The footpath disappears again as the hiker treks toward the villages of Chanjali and Mbimbi toward the southern ends of the lake away from Lumbila. Mobile phone signals for most networks from both Tanzania and Malawi are available here, though, a definite sign we were not exploring the Nyika Plateau with David Livingston in 1862 but Ludewa District of Njombe region in Tanzania in the 21st century.
We surveyed in daylight during the return trip the terrain we passed in darkness and got thrilled to find wild fruit. The nature in this desolate section might remind you of the ages of antiquity when Tanzania was a hunter gatherer society. We saw the African fish eagles, we saw fishermen in the lake and one unfortunate reality:
The inhabited sections of the lakeshore stretching from Matema Beach in Kyela district to Chanjali village in Ludewa district suffer massive environmental destruction.
Villagers in the inhabited stretches are primarily fishermen cut off from the rest of the country by lack of roads. Their only connection to the rest of the country and world is by small boats plying the lake. They also have no fertile land for agriculture. This lack of land forces the villagers to farm cassava on the steep slopes of the Mount Livingstone ranges.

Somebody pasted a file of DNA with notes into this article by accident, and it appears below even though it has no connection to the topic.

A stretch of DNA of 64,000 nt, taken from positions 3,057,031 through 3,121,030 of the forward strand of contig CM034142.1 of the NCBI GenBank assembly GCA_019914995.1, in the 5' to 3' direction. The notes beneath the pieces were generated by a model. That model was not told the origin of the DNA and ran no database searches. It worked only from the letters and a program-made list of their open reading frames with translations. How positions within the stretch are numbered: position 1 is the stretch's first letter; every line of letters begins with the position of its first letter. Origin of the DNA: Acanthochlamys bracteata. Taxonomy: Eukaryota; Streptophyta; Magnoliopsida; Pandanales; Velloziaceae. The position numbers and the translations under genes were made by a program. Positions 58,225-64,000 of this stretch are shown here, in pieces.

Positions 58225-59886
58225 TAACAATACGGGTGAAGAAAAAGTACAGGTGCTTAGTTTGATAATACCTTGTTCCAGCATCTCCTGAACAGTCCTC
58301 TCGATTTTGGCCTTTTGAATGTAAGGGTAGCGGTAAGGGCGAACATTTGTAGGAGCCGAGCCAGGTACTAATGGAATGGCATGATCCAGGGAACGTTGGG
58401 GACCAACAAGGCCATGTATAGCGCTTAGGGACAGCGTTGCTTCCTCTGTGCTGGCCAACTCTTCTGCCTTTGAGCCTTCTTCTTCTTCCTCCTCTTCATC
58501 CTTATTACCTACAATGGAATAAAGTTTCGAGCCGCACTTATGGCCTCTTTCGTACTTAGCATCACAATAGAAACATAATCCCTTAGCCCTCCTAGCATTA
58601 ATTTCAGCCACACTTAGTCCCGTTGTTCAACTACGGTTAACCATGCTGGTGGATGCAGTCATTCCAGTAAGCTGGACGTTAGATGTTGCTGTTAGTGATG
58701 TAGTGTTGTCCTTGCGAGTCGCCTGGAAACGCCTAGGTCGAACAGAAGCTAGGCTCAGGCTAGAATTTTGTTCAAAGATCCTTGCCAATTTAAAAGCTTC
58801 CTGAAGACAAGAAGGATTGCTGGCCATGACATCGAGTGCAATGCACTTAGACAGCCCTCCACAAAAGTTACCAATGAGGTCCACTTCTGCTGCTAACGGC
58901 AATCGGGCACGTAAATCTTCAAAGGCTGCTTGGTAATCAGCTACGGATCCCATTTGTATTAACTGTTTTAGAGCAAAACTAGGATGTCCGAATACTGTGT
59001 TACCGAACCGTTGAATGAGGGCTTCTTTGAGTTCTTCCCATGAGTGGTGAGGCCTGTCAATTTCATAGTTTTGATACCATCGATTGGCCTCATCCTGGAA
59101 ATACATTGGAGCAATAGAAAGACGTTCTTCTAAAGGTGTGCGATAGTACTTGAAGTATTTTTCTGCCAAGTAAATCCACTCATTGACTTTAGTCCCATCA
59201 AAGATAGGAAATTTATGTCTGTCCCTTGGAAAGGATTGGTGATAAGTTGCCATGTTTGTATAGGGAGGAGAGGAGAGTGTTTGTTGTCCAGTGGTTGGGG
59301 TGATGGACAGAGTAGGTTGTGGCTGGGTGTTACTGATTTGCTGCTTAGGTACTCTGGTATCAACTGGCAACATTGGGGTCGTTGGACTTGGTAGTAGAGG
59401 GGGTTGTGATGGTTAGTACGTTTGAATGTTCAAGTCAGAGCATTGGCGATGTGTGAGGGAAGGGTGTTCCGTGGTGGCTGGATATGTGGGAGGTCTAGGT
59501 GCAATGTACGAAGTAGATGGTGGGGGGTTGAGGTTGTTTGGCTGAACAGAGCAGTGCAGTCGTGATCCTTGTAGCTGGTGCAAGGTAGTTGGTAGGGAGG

The villagers on the shoreline of Lake Nyasa on the Tanzania side have consequently chopped off trees on the edges of the lake to create the agricultural land they need for cassava. And the tilling of the land is done in ways which do not retain water when it rains. The result is massive soil erosion on the slopes of the mountain range.
Hoffman, a member of the Green Party in Germany and an environmentalist in his own right urged authorities in the country to consider educating villagers on the use of terracing methods when they farm cassava on the slopes of the mountain.
Terracing will help reduce soil erosion on this mountain range, he says. The citizen of Germany who grew up in Tanzania as a missionary kid says Tanzania is really home to him and, like other Tanzanians, Hoffman wishes the best for this country he loves so much. Terracing will go a long way to save the environment along the Lake Nyasa shoreline on the Tanzania side he insists.